A couple of days ago it appeared that a company called Renew are trialling tracking smartphones using a device called the Presence Orb (“A cookie for the read world”) placed in recycling bins across the City of London.
The mechanism by which they do this hasn’t been discussed in much detail in the media, so I thought I’d have a go at unpacking it.
Every device that connects to a wired or wireless network has a Media Access Control (MAC) address, that uniquely identifies it. It’s unique worldwide, and written into the read-only memory on a chip.
The MAC address is 48-bit number, usually described as six pairs of hexadecimal digits, such as
01:23:45:67:89:ab. The first three pairs are a manufacturer specific prefix, so Apple has
00:03:93, Google has
00:1A:11 and so on. The list is freely available and many manufacturers have multiple prefixes.
MAC addresses are only used for communicating within devices on the same network, and they’re not visible outside of that (on the wider internet, for example).
Your smartphone, knowing that you prefer to be on a fast wireless network rather than 3G, will regularly ask nearby wireless networks to announce themselves, and if it finds one you’ve saved previously, it’ll connect to it automatically.
This is called a probe request, and like all packets your device sends it contains your MAC address, even if you don’t connect to a network. They’re sent every few seconds if you’re actively using the phone, or every minute or so if it’s on standby with the display off. The frequency varies between hardware and operating system.
By storing the MAC address and tracking the signal strength across a number of different receivers, you can get an estimate of positioning, which will be reasonably accurate along a 1D line like a street, and less so in a more complex 2D space.
Renew claim that during a single day in the trial period they detected 106,629 unique devices across 946,016 data points from 12 receivers. Given the entire working population of the City of London is ~350,000, that seems high, but I guess they’re not mentioning that they pick up everyone in a passing bus, taxi or lorry too.
They make sure to mention that the MAC address doesn’t reveal a name and address or other data about an individual, but because your MAC address never changes, as coverage grows you could be tracked from your bus stop, to your tube station, and out the other side, to your office. And then that could be correlated against store cards using timestamps to tie to a personal identity. Or perhaps you’d like to sign into a hotspot using Facebook? And so on.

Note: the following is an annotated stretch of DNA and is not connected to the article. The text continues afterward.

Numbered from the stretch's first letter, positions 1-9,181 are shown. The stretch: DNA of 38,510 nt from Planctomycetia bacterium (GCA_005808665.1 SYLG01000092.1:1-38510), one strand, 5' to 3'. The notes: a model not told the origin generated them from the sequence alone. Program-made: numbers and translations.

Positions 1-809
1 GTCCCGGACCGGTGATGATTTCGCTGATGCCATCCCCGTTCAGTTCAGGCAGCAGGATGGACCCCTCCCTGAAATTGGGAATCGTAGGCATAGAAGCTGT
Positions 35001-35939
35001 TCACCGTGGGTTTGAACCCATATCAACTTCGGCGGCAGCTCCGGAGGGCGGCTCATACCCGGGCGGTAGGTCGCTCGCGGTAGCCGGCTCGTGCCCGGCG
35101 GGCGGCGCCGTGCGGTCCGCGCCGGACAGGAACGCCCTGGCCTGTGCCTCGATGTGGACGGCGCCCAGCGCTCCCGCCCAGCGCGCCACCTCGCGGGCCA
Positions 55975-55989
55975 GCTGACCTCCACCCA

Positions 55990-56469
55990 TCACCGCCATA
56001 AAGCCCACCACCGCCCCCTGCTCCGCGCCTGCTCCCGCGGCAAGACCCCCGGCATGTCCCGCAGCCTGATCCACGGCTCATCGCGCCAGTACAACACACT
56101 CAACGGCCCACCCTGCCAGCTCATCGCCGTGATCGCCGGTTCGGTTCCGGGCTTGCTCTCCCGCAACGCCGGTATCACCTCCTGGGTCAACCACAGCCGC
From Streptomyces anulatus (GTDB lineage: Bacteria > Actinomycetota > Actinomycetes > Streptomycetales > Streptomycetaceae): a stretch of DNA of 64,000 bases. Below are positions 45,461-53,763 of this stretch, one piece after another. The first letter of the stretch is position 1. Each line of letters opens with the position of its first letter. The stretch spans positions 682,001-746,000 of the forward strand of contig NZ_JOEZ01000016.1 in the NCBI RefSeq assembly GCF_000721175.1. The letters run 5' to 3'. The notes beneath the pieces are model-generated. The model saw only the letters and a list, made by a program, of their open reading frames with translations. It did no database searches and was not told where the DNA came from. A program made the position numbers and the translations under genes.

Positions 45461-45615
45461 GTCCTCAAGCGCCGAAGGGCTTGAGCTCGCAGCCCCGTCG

Of course, you can opt-out.
But here’s the thing. Even though the MAC address is baked into the hardware, you can change it.
On OS X, you’d do something like this to generate a random MAC address:
openssl rand -hex 6 | sed 's/(..)/1:/g; s/.$//'
And then to change it:
sudo ifconfig en0 ether 00:11:22:33:44:55
00:11:22:33:44:55 with the address you just generated. On most devices it’ll reset back the the default when the machine is restarted.
(This technique will also let you keep using hotspots with a 15 minute free period. Just rotate your MAC and connect again.)
To all intents and purposes, you are now on a different device on the network. And if you didn’t care about using your wireless connection for anything useful, you could run a script to rotate that every few seconds, broadcasting probe requests to spoof any number of devices, from any manufacturer(s) you wish to be.
The same packet that contains your MAC address also contains a sequence number, an incrementing and rotating 12-bit integer used to check ordering of messages. The Presence Orb could use that to discard a series of messages that follow a sequence. In turn, you could randomise that.
They might check signal strength, discarding multiple messages with similar volume. In turn, you’d randomise power output, appearing to be a multitude of distances from the receiver.
Then there’s beam forming antennas, scattering off buildings and so on, to ruin attempts to trilaterate your signal. Stick all this on a Raspberry Pi, put it in a box, plug it to a car battery, tuck it under an alcove, and walk away.
If you ensure your signal strength is kept within bounds, and traffic low enough not to disrupt other genuine users of nearby wireless networks, I believe this is legal, and it’d effectively ruin Renew’s aggregate data, making traffic analysis impossible.
It’s still unclear whether what Renew is doing is legal. I am not a lawyer, but I suspect we’d need a clarification from the ICO as to whether the combination of MAC address and location is personal information and regulated by the Data Protection Act, as is suggested by the EU’s Article 29 Working Party.
It seems likely that the law will be a step behind location tracking technology, for a while at least. And while that’s the case, chaff is going to be an important part of maintaining privacy. The tools are there to provide it, if we want to.